Culture on two wheels

With a little help from American movie stars, the Vespa has become a powerful cultural symbol.

With a little help from American movie stars, the Vespa has become a powerful cultural symbol.

In April 1946, the first 15 Vespas rolled out of a factory in Tuscany, Italy. Since then, more than 16 million Vespa scooters have been sold to customers in 114 countries. Over the years, the company has introduced more than 100 models.

New, inexpensive – and magical

There are several reasons for the Vespa’s popularity. It was first marketed at a time when owning an automobile or other means of transport was an impossibility for most. It was also relatively cheap, although at first it was a luxury item few working-class families could afford.

“The scooter is much more than just an industrial product. In the post-war period it emerged as an important cultural symbol – an icon for dreams, freedom and fun”, says Thomas Brandt at the Department of History and Classical Studies at NTNU (Norwegian University of Science and Technology). Brandt studies the mythology that has grown around the Italian two-wheeler since it became a global success in the 1950s and 1960s.

The shaping of a symbol

Brandt says the scooter soon came to characterize both individual and cultural identities.

“Its symbolic dimension was shaped by the interaction between the manufacturer and Vespa owners”, he said. “Journalists, advertising designers, politicians and lobbyists also contributed to its mystique. All these groups helped develop the Vespa’s physical design, as well as the shaping of the Vespa as a symbol”.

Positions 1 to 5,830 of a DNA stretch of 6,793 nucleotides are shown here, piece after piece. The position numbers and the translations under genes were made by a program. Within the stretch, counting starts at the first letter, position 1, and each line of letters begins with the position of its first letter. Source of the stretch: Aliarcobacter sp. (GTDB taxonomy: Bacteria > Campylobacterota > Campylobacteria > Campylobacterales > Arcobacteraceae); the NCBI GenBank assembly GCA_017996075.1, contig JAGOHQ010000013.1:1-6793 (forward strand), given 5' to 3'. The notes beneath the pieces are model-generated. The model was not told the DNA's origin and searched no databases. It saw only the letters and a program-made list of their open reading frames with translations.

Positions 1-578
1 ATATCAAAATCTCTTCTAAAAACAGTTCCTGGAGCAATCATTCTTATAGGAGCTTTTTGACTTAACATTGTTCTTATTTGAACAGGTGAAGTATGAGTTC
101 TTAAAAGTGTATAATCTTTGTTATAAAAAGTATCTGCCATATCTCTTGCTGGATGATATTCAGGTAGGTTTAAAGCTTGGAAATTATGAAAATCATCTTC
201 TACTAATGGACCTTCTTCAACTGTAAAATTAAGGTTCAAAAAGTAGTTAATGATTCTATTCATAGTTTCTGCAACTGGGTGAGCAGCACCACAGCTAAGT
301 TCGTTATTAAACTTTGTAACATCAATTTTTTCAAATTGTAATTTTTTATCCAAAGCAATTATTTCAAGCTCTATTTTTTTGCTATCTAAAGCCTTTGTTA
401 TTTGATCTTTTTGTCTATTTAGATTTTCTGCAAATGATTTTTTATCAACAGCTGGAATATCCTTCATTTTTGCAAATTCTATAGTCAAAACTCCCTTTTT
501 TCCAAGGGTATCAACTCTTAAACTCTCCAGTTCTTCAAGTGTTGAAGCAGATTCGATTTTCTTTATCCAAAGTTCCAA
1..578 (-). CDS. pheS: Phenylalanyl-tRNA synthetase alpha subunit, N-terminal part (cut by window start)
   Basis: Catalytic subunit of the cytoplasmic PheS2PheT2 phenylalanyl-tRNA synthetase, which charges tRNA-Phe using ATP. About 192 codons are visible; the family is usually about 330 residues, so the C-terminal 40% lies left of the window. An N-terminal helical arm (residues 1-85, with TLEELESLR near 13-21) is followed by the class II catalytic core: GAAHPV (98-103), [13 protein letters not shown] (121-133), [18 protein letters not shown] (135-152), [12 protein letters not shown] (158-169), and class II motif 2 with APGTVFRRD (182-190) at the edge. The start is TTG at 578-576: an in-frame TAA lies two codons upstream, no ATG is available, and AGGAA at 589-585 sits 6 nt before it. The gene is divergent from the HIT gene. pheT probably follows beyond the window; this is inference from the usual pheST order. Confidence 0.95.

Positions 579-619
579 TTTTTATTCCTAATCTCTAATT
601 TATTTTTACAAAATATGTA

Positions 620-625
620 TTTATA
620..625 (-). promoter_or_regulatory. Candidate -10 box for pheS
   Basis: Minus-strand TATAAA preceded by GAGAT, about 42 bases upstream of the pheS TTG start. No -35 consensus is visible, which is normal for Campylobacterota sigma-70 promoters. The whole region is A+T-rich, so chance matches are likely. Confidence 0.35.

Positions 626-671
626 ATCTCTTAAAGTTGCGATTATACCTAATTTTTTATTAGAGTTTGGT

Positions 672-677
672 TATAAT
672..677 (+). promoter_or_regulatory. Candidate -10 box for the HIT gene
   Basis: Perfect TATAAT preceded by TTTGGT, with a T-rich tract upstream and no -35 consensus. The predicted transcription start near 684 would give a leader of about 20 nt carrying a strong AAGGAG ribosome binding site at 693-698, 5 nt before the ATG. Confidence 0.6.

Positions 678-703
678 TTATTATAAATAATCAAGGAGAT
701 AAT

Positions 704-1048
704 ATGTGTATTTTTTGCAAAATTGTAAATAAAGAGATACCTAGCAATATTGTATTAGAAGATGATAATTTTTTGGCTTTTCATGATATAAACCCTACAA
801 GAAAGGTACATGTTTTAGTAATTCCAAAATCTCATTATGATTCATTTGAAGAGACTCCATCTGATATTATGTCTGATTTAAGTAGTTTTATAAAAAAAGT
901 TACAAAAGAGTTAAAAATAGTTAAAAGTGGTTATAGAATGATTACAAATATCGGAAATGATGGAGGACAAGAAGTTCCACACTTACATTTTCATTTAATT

Nowadays the Vespa is often associated with a young and trendy lifestyle. It wasn’t always that way. The first Vespa brochures were full of technical information, clearly aimed at grown men. It was not until the late 1960s that female scooter drivers became a mass phenomenon and the scooter was used not just for leisure, but for daily transportation to and from work.

Enter the apple

As the automobile gained ground, the scooter was increasingly left to the young. Gradually, the Vespa itself came to be a symbol of youth. But at first, the company had trouble marketing itself to youth culture. Young people as a market were «discovered» relatively late in post-war Italy as compared to countries such as England. Early advertisements aimed at this group were largely unsuccessful. But advertising designers did not give up. Instead, they discovered a simple solution: the apple.

The humble apple conjured up images of eroticism and rebellion, with its links to the Biblical story of Adam and Eve. This subliminal message appealed to young people. The campaign was a great success and sales skyrocketed. The Vespa apple later came to be associated with powerful images from the European student and youth movement of 1968. That, and the link between the Vespa apple and mankind’s fall from grace form a connection now fixed in Italy’s collective mindset.

American movie stars also helped make the Vespa into an icon. The two-wheeler was used in several films during the 1960s, and popular screen actors like Gregory Peck, Charlton Heston and Audrey Hepburn contributed to the sky-high demand for the scooter.

In recent years scooter nostalgia has flourished, fuelled in part by the publication of books that walk readers down memory lane. One book explains how the Vespa came to personify the aspirations of an entire society and that Italians used it as a vehicle for their vision of the future. The Vespa helped pave the way for post-war Italian society to join the modern world.

Even though sales have varied, the Vespa, unlike many other scooter brands, has managed to hold its own. With a brand name as durable as a Beatles song, this «little wasp» is now driving into its 57th year.

“The myths surrounding the Vespa are a sort of biography”, Brandt says. “If ever an autobiography of the modern Italian were to be written, the Vespa’s story would be a natural chapter”.

By Tore Hugubakken

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